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As a photographer and writer, I often see and hear commentary discussing, and in some case editorializing, either the difference or lack thereof when it comes to artistic nudity or erotic art and pornography.

While I am pretty sure I have addressed this in the past on this blog and am certain I have done so in a number of other forums, it is an important issue to many and thus bears repeat commentary.

Sexuality and the naked human form ARE NOT something that should automatically be seen as dirty, bad, immoral…Both are part of human nature and in essence should be celebrated in an appropriate and respectable manner. I am a true believer in the idea of moderation and this fits perfectly into that concept.

To me, the appropriate and respectable are where artistic nudity and erotic art come in to play. After all, to consider as pornographic all instances of nudity or sexuality in an artistic form like video, photos, drawings, paintings, sculpture or even literature would classify some of the world’s great masterpieces as nothing more that repulsive smut.

So, you may ask, where do we draw the line? For many, this is a rather subjective issue and is hard to determine on a concrete basis. In fact, Supreme Court Justice Potter Stewart once said about obscenity and pornography that although he could not define it, “I know it when I see it.”

In my humble opinion, having worked with nude and semi-nude models on many occasions, I see some elements that surely distinguish the two.

If any of these are the case, the subject matter is mostly likely if not definitely pornographic in nature:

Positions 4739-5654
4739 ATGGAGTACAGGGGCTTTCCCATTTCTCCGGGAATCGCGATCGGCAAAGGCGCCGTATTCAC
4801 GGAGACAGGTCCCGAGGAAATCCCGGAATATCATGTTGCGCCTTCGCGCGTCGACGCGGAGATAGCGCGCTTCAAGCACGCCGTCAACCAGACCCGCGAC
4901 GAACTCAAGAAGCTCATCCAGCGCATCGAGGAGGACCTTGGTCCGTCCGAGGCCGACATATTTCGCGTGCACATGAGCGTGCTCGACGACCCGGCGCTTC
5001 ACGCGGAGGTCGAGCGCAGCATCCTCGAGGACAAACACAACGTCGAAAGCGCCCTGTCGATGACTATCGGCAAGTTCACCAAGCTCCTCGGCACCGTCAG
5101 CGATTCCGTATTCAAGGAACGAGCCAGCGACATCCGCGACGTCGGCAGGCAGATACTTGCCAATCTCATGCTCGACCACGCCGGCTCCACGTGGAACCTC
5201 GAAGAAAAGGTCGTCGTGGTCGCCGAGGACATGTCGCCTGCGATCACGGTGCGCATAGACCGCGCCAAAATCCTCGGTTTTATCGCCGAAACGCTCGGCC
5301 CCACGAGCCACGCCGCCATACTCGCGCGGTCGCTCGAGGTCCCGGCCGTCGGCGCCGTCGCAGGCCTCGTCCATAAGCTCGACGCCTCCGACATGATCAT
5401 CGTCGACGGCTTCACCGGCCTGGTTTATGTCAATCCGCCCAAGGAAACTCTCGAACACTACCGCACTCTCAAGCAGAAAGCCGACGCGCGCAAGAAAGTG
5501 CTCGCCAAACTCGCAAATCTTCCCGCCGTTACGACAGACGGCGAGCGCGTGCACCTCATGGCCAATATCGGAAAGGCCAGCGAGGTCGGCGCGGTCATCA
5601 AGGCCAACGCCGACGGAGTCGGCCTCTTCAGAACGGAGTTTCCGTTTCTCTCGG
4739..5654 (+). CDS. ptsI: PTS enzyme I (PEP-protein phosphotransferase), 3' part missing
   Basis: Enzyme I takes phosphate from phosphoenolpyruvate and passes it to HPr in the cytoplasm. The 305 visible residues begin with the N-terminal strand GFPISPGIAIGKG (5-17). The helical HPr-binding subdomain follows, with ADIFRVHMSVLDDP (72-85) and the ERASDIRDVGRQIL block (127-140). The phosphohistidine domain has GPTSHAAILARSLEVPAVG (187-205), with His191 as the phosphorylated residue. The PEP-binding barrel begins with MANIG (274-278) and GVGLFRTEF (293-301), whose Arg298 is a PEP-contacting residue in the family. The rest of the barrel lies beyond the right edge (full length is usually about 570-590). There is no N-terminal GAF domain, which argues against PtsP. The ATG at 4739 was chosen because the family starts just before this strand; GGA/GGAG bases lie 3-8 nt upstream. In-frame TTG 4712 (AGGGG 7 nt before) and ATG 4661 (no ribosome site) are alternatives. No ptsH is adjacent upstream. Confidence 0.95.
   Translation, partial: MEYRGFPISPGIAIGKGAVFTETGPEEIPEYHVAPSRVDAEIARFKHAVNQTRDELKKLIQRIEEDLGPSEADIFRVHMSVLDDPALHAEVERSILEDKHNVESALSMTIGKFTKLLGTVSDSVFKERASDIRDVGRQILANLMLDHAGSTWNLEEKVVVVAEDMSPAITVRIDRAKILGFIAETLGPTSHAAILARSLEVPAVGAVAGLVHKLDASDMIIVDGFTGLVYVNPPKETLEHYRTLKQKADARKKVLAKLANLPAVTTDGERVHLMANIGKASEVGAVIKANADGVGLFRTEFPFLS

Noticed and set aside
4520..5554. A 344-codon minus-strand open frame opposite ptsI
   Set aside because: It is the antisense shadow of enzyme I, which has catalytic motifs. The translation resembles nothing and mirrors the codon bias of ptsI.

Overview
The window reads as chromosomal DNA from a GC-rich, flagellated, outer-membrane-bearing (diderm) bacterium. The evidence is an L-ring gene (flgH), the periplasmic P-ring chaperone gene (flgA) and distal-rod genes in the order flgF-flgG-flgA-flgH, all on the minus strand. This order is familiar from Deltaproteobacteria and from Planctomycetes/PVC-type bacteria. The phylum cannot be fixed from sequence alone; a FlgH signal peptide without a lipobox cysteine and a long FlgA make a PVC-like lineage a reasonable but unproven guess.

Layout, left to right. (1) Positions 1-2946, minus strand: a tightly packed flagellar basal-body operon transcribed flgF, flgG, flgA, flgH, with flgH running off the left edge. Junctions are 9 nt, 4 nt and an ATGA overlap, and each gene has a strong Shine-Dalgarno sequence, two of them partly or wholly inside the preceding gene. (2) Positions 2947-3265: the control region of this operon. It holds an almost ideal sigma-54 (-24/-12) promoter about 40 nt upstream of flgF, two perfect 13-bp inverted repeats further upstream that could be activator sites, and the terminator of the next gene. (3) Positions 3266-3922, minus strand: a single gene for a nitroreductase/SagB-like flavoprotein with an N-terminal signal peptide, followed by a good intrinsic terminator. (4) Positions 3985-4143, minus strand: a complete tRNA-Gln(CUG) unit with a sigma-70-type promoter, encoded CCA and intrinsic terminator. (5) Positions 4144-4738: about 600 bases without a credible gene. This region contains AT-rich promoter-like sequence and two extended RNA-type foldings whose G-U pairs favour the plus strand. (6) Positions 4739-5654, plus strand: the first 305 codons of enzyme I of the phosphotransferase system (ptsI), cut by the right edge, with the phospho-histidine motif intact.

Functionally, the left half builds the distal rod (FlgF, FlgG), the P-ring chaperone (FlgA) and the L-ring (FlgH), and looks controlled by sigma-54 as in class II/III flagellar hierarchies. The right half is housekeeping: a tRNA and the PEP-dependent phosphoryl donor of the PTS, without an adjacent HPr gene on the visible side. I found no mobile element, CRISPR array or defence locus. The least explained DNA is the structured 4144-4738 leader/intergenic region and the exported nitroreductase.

1. The major or only focal point of the piece are the breasts, vagina, penis or anus when these parts being stimulated via another person or object.

2. The purpose of the work is pretty clearly nothing more than to insight sexual arousal. So, there does not seem to be any real artistic intent.

3. The work is meant to be used in conjunction with something else to produce arousal (i.e. a photo of a magazine centerfold that may or may not be fine on its own that the editor couples with a graphic, sexual story).

Basically, there must be something more to offer than just sexual desire. For example, the way the light showcases the curves of a torso, an emphasis on pose and positioning of the body for a more aesthetic appeal or perhaps a focus on the creative use of space and color.

The bottom line really comes down to this:

The goals of Artistic Nudity or Erotic Art are appreciation and admiration. The goals Pornography are degradation and exploration. Thus, no true artist is a pornographer and no pornographer is a true artist.

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Image shot by Jeff Olson.

 

 

 

From time to time we all get caught up in a particular song or two that for some reason or another seems to stand out a bit from the rest. It might not be the best piece of music but it has something about it that just makes your day or causes it to become an “earworm” if you will.

Here are a few that have had that impact on me recently that I would like to share.

During March, I completed my latest effort in e-literature and am excited to share it with you.

Just like my other e-book from 2011, “Making Beautiful Photography,” this one is something of a how-to guide when it comes to the art of photography.

The new work is called “Pesky Shadows, Pretty Shadows” and is available now. Among other things, it focuses on the use of light and how it pertains to the issue of shadows, both good and bad, within a given image. There are also tips and tricks on how to make the most of soft shadows while doing your best to avoid the harsh and unflattering ones.

If you are interested, check it out!

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Now that Spring is here in my neck of the woods, it can really be a great time for making incredible photos. Here are a few of my artistic photos with a bit of a Spring feel to help get you into the season.